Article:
E-guides and digital literacy – Workshop
‘E-guides’ are people who are trained to guide others in the use of e-learning resources and information learning technology. This session was split into two. Virginia Havergal from Petroc had trained her staff to work as e-guides throughout the college. Ceri Powell from Coleg Llandrillo had led an interesting project to train students to be peer e-guides.
A note on funding – Both speakers emphasised the usefulness of applying for (and getting) grants to support their projects. Virgina applied for a small grant from the Learning and Improvement Service to support her e-guide training programme. Coleg LLandrillo’s peer guide project was considered innovative enough to get significant financial support from JISC.
E-guides @ the library
Viginia Havergal – Petroc
Virginia identified a need in her college. Nobody was responsible for encouraging and supporting the use of information learning technology. As the learning resources manager she decided that her team were well placed to fill that gap. She carried out a skills audit for her team and invested in training to fill any gaps in their knowledge. Once the staff had been trained up they publicised this new role. Working as e-guides helped her team to build stronger working relationships with teaching staff. This was particularly important at Petroc because the college is spread across a wide geographic area.
Having established this new role the learning resources team used it to encourage the use of their existing e-resources and to develop new services. They had particular success with using their new skills to create online learning objects.
Peer e-guides and digital literacy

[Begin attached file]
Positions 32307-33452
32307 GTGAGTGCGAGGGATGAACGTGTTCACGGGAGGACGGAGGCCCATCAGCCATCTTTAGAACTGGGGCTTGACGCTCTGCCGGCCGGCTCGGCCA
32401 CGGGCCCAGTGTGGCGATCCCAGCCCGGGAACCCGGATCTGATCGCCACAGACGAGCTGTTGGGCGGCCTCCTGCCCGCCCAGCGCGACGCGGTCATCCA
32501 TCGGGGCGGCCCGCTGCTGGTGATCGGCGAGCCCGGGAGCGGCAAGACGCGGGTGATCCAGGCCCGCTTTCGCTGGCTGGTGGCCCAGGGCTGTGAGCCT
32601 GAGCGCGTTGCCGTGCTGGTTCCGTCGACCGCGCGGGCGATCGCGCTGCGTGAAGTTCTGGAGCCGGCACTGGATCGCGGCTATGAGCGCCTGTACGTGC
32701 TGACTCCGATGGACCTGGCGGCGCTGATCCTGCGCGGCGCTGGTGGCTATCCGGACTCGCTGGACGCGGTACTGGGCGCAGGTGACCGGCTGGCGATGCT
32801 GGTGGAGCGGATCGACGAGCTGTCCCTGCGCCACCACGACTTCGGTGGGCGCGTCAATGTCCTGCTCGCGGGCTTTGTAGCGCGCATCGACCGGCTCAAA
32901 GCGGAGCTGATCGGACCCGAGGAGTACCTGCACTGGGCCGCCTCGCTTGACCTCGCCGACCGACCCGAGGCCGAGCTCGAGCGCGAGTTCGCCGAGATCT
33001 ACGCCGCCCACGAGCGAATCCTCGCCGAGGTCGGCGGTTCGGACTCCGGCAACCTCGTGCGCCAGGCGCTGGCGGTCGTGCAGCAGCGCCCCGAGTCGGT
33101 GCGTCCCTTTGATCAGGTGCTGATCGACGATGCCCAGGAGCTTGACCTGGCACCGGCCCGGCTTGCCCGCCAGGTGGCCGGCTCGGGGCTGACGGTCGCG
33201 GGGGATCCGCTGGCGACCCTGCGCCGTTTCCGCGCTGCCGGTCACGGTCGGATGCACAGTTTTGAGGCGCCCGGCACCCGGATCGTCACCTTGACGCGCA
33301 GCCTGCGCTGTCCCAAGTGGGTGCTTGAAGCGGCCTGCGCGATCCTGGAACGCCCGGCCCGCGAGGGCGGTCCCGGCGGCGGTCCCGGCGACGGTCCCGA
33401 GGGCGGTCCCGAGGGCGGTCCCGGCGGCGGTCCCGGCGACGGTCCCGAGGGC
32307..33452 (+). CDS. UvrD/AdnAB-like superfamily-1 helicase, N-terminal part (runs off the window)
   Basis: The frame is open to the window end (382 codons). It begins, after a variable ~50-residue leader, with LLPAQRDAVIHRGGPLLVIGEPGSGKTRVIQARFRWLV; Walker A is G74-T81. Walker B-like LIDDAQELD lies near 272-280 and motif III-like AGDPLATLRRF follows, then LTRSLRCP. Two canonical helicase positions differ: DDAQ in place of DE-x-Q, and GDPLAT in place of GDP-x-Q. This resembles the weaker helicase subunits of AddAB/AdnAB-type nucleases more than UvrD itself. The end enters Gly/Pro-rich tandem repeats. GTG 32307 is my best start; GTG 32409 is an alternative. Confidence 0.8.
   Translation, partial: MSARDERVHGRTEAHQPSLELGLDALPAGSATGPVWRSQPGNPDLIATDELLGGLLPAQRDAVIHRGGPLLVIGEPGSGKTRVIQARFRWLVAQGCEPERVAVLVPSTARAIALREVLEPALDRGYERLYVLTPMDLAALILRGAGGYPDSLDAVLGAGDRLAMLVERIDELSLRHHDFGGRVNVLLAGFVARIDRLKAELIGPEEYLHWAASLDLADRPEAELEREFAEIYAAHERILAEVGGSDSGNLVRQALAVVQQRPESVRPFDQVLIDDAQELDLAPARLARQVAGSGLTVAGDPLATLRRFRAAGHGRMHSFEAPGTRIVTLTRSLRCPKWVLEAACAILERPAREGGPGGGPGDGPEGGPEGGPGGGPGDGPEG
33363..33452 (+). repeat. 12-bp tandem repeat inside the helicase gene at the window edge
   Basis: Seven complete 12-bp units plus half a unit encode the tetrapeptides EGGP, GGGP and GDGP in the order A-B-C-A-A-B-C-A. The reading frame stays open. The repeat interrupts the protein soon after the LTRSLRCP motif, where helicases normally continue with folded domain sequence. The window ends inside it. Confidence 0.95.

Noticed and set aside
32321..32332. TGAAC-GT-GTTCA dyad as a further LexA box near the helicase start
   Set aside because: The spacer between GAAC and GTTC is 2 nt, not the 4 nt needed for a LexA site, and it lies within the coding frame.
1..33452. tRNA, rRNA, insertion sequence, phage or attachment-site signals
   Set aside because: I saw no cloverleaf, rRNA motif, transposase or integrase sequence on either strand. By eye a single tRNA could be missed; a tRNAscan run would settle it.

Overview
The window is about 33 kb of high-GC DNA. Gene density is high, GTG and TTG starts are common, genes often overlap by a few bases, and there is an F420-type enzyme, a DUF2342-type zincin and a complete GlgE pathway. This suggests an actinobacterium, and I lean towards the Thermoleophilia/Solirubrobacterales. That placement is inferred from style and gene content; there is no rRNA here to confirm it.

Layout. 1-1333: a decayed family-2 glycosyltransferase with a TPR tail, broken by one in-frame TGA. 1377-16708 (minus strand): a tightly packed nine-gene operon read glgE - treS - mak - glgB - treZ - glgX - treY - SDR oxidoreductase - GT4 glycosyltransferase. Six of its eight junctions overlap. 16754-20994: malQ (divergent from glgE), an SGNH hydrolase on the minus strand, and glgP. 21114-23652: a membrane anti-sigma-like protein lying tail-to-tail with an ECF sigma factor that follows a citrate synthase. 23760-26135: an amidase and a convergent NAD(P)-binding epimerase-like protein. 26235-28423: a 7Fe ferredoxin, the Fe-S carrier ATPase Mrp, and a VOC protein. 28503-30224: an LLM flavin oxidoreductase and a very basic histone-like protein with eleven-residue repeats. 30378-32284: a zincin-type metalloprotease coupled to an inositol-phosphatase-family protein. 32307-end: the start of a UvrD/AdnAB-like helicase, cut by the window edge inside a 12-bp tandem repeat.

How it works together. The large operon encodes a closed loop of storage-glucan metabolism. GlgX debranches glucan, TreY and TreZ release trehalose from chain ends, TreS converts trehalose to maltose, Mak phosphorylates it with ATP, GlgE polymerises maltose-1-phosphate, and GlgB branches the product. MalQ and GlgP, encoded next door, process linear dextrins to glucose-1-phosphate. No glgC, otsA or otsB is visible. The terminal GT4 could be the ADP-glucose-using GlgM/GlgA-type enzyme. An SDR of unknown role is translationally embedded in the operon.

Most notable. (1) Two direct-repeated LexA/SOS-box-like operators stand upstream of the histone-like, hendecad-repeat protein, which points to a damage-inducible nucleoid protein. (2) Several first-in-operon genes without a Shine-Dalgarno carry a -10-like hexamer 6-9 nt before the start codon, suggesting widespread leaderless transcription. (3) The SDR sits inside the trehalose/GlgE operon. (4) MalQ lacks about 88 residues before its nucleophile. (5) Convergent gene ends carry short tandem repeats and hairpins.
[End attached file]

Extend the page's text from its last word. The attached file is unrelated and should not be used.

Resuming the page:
Ceri Powell – Coleg Llandrillo
The e-guide project at Coleg Llandrillo was very different. They decided to recruit students as peer e-guides. The idea was that students prefer to take advice and recommendations from other students. If a fellow student tells them that they can access all kinds of exciting e-resources then they will listen more than they will if we tell them that.
The library staff asked tutors to identify candidates. They targeted first year students on the grounds that they would then have a cohort of experienced e-guides to help train the next year’s recruits. They asked tutors to pick students who were reliable, approachable and had good existing computer skills. The students who agreed to join the scheme completed a skills audit and took part in a training programme.
The peer e-guide role is focussed on advocacy rather than training others. They give talks to classes and they are a point of contact for curious fellow students.
Warm advice for cold times – Plenary session
Andrew Green – National Library of Wales
Andrew gave us an overview of the work of the National Library of Wales. It holds a wide range of important collections including the National Screen and Sound Archive of Wales.
He then moved on to giving us some warm advice. He emphasised the power of stories to convince people that we are doing a good job. He was sceptical about the value of relying on statistics to measure the impact of library services. His argument was that first hand stories from students who feel that the library has helped them to do better will always have more impact than any purely statistical demonstration of our value.